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Yearning: Race, Gender, and Cultural Politics Paperback – July 1, 1999
This month's Book With Buzz: "Little Fires Everywhere" by Celeste Ng
From the bestselling author of Everything I Never Told You, a riveting novel that traces the intertwined fates of the picture - perfect Richardson family and the enigmatic mother and daughter who upend their lives. See more
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Praise for the book:
"For hooks, radical cultural criticism is rooted in a commitment to black liberation struggle. She examines representations of black people and black life in literature and popular culture to understand how such representations enhance and undermine the capacity of African-Americans to determine their own fate. She focuses, in particular, on the ways in which such representations work to either enslave or liberate blacks, reinforce or challenge racism in whites, and sustain or subvert white supremacy. She also remains critical of the ways in which both women's liberation and black liberation continue to be practiced as if black women did not exist." ―Clifford L. Staples, Postmodern Culture (1992)--This text refers to an out of print or unavailable edition of this title.
About the Author
A cultural critic, an intellectual, and a feminist writer, bell hooks is best known for classic books including Ain’t I a Woman, Bone Black, All About Love, Rock My Soul, Belonging, We Real Cool, Where We Stand, Teaching to Transgress, Teaching Community, Outlaw Culture, and Reel to Real. hooks is Distinguished Professor in Residence in Appalachian Studies at Berea College, and resides in her home state of Kentucky.--This text refers to an out of print or unavailable edition of this title.
Top customer reviews
there are others that become family members; books that stay with one throughout longines of suffering;
words from the author stoicly holding up the soul when one doesn't have the strength
~ this book lives by my nightstand; the words from bell hooks essay, "Choosing the margin,"
found me when i was an undergraduate and struggling; struggling with figuring out how to write
moreso; how exactly to write the truth in front of everybody; how to look people in the eye; and still,
write the truth; it is a painful undertaking; this writing of the truth in front of everybody; this essay
will teach a writer more than any lecture on learning to live within
the safe language space; it will speak to the intellectual who is figuring out still,
how to say it;
how to make it look good and feel good and taste good; there is no way to do this; and in a radical
chess move, ms. hooks writes as if to say there is a better way to keep the flame of your soul alive
learn to reside within the margin space ; learn to live within the group, by living on the outside, refuse to
inside the circle ; refuse
to become one who agrees to everything ; stay here in this radical space ; this
margin ; will sustain you ; by living within the margin ; this is where you will begin to thrive ;
call bell hooks radical call her racist call her what you will but she too, has mastered living in the margins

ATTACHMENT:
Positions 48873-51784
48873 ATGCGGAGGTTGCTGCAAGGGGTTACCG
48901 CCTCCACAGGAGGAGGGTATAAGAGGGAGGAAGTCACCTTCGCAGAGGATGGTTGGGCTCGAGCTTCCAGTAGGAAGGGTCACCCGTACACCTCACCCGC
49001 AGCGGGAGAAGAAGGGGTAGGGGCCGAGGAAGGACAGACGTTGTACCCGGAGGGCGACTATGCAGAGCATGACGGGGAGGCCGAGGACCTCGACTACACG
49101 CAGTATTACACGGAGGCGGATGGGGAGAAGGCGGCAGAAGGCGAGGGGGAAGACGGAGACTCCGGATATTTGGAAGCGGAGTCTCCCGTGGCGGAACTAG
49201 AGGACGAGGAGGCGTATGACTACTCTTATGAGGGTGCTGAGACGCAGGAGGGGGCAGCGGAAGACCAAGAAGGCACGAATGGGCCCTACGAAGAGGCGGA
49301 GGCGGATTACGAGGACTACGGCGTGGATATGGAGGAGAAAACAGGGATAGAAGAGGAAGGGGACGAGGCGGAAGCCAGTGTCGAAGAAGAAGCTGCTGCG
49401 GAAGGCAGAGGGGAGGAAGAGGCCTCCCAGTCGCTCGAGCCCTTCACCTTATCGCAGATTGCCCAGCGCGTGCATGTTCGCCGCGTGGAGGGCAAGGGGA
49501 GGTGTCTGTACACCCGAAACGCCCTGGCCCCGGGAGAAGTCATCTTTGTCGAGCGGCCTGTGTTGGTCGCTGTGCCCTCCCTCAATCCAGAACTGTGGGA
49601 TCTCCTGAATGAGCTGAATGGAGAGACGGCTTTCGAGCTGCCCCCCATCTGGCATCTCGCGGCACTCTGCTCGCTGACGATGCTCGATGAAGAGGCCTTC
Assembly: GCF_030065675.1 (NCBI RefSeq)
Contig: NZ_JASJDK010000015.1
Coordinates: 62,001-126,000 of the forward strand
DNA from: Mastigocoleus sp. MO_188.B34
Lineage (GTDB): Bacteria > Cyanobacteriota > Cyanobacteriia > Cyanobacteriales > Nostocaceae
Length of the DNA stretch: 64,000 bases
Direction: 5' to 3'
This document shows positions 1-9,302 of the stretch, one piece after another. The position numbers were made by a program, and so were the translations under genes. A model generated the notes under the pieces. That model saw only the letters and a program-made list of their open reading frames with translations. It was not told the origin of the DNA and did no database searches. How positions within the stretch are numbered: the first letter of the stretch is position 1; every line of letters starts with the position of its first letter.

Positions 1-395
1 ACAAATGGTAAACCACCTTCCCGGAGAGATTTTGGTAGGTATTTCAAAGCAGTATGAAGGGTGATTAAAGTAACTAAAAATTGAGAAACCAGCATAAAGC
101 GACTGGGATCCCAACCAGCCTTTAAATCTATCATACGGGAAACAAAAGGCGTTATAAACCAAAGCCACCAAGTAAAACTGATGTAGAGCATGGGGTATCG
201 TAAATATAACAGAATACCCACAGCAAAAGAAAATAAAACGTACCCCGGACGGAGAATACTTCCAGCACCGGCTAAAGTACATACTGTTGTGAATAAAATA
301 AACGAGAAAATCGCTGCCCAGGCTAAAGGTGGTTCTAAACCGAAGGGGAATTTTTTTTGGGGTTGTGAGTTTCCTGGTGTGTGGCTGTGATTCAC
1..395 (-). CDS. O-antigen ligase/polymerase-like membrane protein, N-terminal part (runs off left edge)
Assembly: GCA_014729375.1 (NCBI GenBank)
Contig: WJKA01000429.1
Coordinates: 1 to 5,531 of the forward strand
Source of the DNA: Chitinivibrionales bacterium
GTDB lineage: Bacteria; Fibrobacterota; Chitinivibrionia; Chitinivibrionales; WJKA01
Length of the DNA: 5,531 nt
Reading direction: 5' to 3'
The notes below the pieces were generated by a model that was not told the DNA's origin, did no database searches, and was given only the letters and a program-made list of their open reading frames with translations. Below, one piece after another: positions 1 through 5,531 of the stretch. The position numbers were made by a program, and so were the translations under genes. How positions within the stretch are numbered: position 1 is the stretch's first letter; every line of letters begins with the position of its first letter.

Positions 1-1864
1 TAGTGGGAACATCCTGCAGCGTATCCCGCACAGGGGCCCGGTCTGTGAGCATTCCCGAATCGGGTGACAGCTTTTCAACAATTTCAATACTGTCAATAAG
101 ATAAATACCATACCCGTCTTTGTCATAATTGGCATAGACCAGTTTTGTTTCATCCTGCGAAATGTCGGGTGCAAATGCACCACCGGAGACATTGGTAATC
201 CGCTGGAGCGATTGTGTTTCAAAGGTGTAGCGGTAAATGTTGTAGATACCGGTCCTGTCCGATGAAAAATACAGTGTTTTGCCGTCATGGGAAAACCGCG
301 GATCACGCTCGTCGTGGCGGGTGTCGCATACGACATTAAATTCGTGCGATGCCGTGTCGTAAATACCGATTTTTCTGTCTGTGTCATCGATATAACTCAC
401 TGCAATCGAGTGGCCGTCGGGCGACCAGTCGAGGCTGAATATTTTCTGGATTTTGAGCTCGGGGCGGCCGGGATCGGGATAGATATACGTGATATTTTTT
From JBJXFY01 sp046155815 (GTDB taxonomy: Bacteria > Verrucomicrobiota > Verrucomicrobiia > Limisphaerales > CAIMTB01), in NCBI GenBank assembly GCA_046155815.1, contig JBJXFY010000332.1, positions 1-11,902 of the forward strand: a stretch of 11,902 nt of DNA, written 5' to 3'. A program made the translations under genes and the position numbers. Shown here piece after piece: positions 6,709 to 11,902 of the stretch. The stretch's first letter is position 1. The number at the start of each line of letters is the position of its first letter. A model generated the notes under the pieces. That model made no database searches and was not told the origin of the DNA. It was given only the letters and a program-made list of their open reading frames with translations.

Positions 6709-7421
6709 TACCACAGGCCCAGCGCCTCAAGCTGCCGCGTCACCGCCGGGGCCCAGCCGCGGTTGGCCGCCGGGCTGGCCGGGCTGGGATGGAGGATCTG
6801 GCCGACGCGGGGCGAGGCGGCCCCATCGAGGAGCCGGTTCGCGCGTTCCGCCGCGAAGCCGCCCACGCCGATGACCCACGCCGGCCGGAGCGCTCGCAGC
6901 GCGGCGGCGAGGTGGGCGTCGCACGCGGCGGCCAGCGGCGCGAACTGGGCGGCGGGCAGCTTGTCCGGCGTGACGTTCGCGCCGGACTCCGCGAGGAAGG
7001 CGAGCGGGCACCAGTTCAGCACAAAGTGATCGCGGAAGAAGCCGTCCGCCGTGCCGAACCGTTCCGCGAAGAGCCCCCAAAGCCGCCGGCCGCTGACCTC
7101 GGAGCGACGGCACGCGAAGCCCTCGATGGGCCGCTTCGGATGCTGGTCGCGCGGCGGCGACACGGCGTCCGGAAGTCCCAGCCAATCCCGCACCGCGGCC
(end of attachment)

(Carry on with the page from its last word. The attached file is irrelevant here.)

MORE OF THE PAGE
and this is where she will thrive and survive this is the great open radical space where no one can touch her ;
she is ultimately
one of the worlds purest forms
of greatness ;
i admire her ; and i cherish
nearly every single thing she ever writes ;
It is possible that Hooks uses inflammatory language with intention. Her overarching purpose seems to be to rekindle black solidarity in order to complete movement toward racial freedom and equality. This goal is laudable, but I find it easier to support Hooks when she rephrases this goal outside of racial class conflict. She advocates for control of one's destiny, self-actualization, community, and integrity of being, but she does not seem to realize that these are the yearnings of all humanity, not simply American blacks.
American culture, perhaps every human culture, is hierarchical. Even whites must deal with the "oppression" of those higher in the structure. Continued fracturing of middle and lower levels of the social structure along racial lines merely diffuses the power innate to each social class. Coalitions across racial, religious, and ethnic barriers are needed to compete with the hegemonic power of the social elites. Hooks passionate voice may actually work to maintain the secondary status of black Americans by making such coalitions more difficult.
I find two additional inconsistencies in Hooks message. First, she advocates solidarity and self-actualization, but I cannot help but wonder if these two goals can be harmonized. Secondly, I believe she is guilty of baseline distortion in her assumption of hopelessness as the black cultural norm. This implied victimization is self-defeating, and seems to deny the tremendous advances black Americans have made educationally and economically in the last twenty years.
It is possible that America needs to be continually confronted lest we become complacent in the progress we have made toward an egalitarian ideal. If so, Hooks' voice should be heard. But make no mistake about it, Hooks is not a voice of calm reason and balanced reflection. She writes from the fringes where ideals shine so brightly that the merest hint of a blemish is magnified.